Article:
Unformatted text preview: es that diﬀerent numbers show on the dice decreases
from the original probability that diﬀerent numbers show on the dice. Example 2.3.2 Continuing with the previous example, ﬁnd and compare P (B c ) and P (B c A).
Solution: Here, B c is the event that the numbers coming up are the same. Since six outcomes
1
6
are in B c , P (B c ) = 36 = 1 . Since AB c = {(3, 3)}, P (AB c ) = 36 . As noted above, P (A) = 5/36.
6
c)
(
1/36
Therefore, P (B c A) = PPAB) = 5/36 = 1/5. Another way to compute P (B c A) would have been to
(A
notice that P (B A)+ P (B c A) = 1, and use the fact, from Example 2.3.1, that P (B A) = 4/5. Note
that, for this example, P (B c A) > P (B c ). That is, if one learns that the sum is six, the chances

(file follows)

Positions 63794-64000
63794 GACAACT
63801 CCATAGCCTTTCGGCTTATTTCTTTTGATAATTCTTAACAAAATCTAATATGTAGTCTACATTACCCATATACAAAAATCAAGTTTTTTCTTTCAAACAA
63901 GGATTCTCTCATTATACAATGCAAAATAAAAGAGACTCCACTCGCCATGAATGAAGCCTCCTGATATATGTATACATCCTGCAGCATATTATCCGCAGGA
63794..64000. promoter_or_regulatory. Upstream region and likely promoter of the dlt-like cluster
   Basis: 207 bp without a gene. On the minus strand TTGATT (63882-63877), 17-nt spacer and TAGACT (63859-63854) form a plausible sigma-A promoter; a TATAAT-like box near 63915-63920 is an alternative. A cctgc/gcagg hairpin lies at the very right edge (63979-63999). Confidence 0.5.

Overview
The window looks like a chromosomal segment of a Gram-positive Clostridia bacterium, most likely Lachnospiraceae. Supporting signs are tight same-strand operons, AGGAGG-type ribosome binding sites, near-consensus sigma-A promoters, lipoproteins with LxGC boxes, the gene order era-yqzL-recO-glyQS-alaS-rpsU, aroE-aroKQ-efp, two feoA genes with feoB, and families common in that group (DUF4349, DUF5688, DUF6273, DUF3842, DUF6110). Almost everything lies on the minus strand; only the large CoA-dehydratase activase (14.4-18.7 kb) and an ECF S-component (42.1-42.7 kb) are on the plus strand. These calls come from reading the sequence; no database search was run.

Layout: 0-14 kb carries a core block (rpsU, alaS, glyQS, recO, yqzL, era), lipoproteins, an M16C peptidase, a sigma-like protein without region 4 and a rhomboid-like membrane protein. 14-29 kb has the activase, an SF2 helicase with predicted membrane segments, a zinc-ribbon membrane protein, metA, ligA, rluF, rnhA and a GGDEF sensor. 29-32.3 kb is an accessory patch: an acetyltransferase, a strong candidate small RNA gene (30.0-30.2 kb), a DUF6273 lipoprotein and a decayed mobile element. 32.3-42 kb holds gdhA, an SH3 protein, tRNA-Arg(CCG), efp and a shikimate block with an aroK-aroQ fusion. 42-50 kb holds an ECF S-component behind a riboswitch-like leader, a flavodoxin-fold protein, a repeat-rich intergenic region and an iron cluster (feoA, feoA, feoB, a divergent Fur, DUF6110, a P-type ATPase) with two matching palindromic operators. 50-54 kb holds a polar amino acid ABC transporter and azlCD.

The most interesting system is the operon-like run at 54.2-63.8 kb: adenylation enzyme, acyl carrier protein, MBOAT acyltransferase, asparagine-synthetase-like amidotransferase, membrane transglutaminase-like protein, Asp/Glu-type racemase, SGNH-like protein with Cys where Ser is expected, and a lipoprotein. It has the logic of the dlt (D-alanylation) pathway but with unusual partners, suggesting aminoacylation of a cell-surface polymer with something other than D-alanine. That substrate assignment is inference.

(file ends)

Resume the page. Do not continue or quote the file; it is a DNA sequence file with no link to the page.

that the numbers coming up are the same number increases from the original probability that the
numbers coming up are the same. Example 2.3.3 Again, consider the rolls of two fair dice. Let E =“the number showing on the
ﬁrst die is even,” and F =“the sum of the numbers showing is seven.” Find and compare P (F ) and
P (F E ).
6
1
Solution: Since F has six outcomes, P (F ) =...
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This note was uploaded on 02/09/2014 for the course ISYE 2027 taught by Professor Zahrn during the Spring '08 term at Georgia Tech.
 Spring '08
 Zahrn
 The Land

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